classes at the New School for Social Research.
26. An Anthology was republished in 1970 by Heiner Friedrich, New York. With the exception of the color sequencing of the pages, this edition is substantially the same as the first edition. This 1970 edition is the source for the present study.
27. The contributors to An Anthology were: George Brecht, Claus Bremer, Earle Brown, Joseph Byrd, John Cage, Walter de Maria, Henry Flynt, Yoko Ono, Dick Higgins, Toshi Ichiyanagi, Terry Jennings, Dennis Johnson, Ray Johnson, Ding
Dong (George Maciunas), Jackson MacLow, Richard Maxfield, Malka Safro, Simone Forti, Nam June Paik, Terry Riley, Diter Rot, James Waring, Emmett Williams, Christian Wolff, La Monte Young.
Jackson Mac Low in his article, “How Maciunas Met the New York Avant Garde,” Art & Design, 28 (1993): 38, clears up and clarifies some of the discrepancies in names and attribution of works in the 1970 version of An Anthology. Specifically he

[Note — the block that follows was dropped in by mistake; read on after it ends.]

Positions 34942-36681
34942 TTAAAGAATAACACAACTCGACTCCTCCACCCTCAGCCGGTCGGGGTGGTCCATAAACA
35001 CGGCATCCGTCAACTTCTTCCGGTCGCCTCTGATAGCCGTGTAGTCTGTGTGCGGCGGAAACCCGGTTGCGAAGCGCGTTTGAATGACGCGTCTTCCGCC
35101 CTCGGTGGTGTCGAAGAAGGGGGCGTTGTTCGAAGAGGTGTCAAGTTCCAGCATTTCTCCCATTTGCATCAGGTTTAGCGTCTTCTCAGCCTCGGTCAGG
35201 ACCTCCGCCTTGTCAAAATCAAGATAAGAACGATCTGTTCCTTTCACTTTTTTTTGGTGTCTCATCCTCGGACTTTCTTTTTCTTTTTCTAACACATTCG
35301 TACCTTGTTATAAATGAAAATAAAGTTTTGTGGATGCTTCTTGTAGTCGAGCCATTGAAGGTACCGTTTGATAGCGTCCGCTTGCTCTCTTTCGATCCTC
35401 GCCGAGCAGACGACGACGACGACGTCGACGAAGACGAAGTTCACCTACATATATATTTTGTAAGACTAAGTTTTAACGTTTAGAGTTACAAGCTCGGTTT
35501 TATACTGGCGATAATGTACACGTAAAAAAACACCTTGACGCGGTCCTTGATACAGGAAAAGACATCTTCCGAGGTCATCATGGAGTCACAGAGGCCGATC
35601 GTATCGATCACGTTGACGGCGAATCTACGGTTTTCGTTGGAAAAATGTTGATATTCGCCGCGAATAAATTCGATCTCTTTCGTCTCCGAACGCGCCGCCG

states that the name Malka Safro replaces Robert Morris’ from the first edition. He neglects to notice that within the black border on the left of these photos in the 1970 edition is handwritten “by Anthony Cox,” a credit he acknowledges was in the first edition. David Degener, who’s name appears in both editions had no work in either. He credits the entry Ding Dong to George Maciunas, and states that “Dennis” is the former composer Dennis Johnson.
The highly unusual name Malka Safro led me to speculate that it was a pseudonym, however a reference to Malka Safro appears in the magazine\Lightworks 20/21 (1990): 55, in which Henry Martin relates the various staged situations that Ray Johnson would create when he received visitors to his home: